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BANGKOK 19 August 2019 18:47
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xyz

How Does The Street Vendors Cook Rice?

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Does anyone know how the typical street vendors cook their rice? I'm talking about the ones that sell grilled chicken and such on carts. Their rice has an aldente texture -- very firm and outstanding! My rice cooker comes nowhere near their quality. Also, does anyone know what kind of rice they use?

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Who is your rice cooker? :o

Not sure if you're referring to sticky rice or not, but my sense is that the consistent quality came from lots of practice in CSP... Cooking for Special Purposes .... :D

Why don't you ask the vendor what she uses, and her equipment/steps?

Any kind of rice could be used, and besides your standard rice cooker, they also use a type of woven basket in a conical shape..

thai_stickyrice_set.jpg

Here is some basic info on cooking rice..

http://asiarecipe.com/stickyrice.html

http://asiarecipe.com/rice.html

Edited by Ajarn

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The rice on the stalls is normally pre cooked in a rice cooker and stored for use when selling.

Before cooking wash the rice in cold water 2 or 3 times ( most in portant part) until the water is almost clear. This removes the starch and keeps the rice from sticking together. Keep the lid on the rice cooker (eg 200Grams of rice requires 300Miltrs. of water) 15-20 minutes.

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SEAtramp said:

The rice on the stalls is normally pre cooked in a rice cooker and stored for use when selling.

Before cooking wash the rice in cold water 2 or 3 times ( most in portant part) until the water is almost clear. This removes the starch and keeps the rice from sticking together. Keep the lid on the rice cooker (eg 200Grams of rice requires 300Miltrs. of water) 15-20 minutes.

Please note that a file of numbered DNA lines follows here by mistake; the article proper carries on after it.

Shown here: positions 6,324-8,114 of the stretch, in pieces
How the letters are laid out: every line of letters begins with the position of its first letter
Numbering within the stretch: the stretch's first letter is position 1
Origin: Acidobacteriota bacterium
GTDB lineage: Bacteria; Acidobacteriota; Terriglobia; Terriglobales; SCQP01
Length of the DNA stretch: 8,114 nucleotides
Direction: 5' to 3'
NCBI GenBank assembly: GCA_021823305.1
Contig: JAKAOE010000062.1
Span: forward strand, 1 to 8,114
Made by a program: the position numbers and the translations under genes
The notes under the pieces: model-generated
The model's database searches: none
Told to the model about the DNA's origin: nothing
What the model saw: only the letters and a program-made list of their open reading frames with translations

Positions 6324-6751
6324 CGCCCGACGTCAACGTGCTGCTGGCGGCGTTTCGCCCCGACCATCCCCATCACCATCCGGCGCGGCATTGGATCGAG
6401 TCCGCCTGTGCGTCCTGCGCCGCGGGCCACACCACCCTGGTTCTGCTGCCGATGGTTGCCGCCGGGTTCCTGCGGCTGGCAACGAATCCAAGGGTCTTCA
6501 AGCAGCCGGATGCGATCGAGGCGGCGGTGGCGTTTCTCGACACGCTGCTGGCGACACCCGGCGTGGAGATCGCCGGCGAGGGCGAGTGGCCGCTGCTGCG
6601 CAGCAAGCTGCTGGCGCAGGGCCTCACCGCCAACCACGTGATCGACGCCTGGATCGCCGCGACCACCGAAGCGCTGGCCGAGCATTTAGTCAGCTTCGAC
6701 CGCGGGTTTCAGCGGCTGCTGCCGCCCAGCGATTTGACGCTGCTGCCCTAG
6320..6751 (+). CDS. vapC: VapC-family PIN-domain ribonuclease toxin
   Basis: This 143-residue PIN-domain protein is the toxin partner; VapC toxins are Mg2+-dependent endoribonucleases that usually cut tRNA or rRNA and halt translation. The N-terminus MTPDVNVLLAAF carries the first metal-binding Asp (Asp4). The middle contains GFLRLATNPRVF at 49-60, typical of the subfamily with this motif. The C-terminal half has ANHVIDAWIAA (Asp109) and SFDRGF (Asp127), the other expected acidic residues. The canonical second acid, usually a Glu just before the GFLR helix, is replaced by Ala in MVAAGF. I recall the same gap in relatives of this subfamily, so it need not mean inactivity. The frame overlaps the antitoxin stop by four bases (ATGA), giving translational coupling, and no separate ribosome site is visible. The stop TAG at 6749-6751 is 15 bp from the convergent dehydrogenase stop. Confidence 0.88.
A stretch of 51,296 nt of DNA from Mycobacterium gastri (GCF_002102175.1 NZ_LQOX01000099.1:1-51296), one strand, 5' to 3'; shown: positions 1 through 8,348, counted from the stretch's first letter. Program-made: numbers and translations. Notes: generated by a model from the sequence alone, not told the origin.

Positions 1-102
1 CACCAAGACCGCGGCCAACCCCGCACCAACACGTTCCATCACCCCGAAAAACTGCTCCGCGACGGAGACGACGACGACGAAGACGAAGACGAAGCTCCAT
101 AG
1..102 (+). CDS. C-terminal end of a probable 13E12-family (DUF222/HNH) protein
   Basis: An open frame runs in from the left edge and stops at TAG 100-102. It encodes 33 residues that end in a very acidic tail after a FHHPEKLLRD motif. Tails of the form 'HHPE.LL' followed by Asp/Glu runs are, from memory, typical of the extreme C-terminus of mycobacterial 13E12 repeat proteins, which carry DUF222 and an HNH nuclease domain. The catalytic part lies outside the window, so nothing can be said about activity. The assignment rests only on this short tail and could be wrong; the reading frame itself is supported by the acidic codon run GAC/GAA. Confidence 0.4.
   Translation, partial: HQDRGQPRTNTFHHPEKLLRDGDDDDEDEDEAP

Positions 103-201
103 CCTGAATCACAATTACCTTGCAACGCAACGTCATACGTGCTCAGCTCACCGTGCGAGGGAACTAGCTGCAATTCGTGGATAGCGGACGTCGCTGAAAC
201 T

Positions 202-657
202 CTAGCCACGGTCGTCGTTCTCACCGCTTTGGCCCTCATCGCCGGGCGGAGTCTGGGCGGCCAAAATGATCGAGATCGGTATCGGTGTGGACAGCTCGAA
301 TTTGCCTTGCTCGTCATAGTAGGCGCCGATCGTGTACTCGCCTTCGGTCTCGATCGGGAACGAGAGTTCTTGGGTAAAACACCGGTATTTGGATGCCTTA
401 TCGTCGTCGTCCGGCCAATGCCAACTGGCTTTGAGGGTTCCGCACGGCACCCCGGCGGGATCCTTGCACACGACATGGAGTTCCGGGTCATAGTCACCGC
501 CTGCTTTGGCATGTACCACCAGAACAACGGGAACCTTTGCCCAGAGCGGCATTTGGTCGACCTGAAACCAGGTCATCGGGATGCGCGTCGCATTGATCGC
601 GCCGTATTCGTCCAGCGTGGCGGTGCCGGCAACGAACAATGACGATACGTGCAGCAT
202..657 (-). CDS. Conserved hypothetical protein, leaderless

That's the traditional way to cook rice. I 've been cooking it that way for decades. Vendors with whom I came into contact must have been doing it another way because their rice was too firm -- almost like rice that had been washed then soaked overnite w/o being cooked.

The rice was long grain, not sweet rice. I would ask the vendors but I have no intension of going back to Thailand anytime soon and can't speak the language.

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If you are not referring to sticky rice then the reason is probably because it is cooked over a charcoal fire, and steamed not boiled.

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Thetyim said:

If you are not referring to sticky rice then the reason is probably because it is cooked over a charcoal fire, and steamed not boiled.

I'm not talking about sticky rice, at least not the kind they use for their excellent summer dish, mangos w/ sticky rice. I'm gonna have to find a rice steamer somewhere. You are probably right. I've always boiled my rice.

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xyz said:
Thetyim said:

If you are not referring to sticky rice then the reason is probably because it is cooked over a charcoal fire, and steamed not boiled.

I'm not talking about sticky rice, at least not the kind they use for their excellent summer dish, mangos w/ sticky rice. I'm gonna have to find a rice steamer somewhere. You are probably right. I've always boiled my rice.

I now think it was steamed sticky rice, after reading up on the subject.

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xyz said: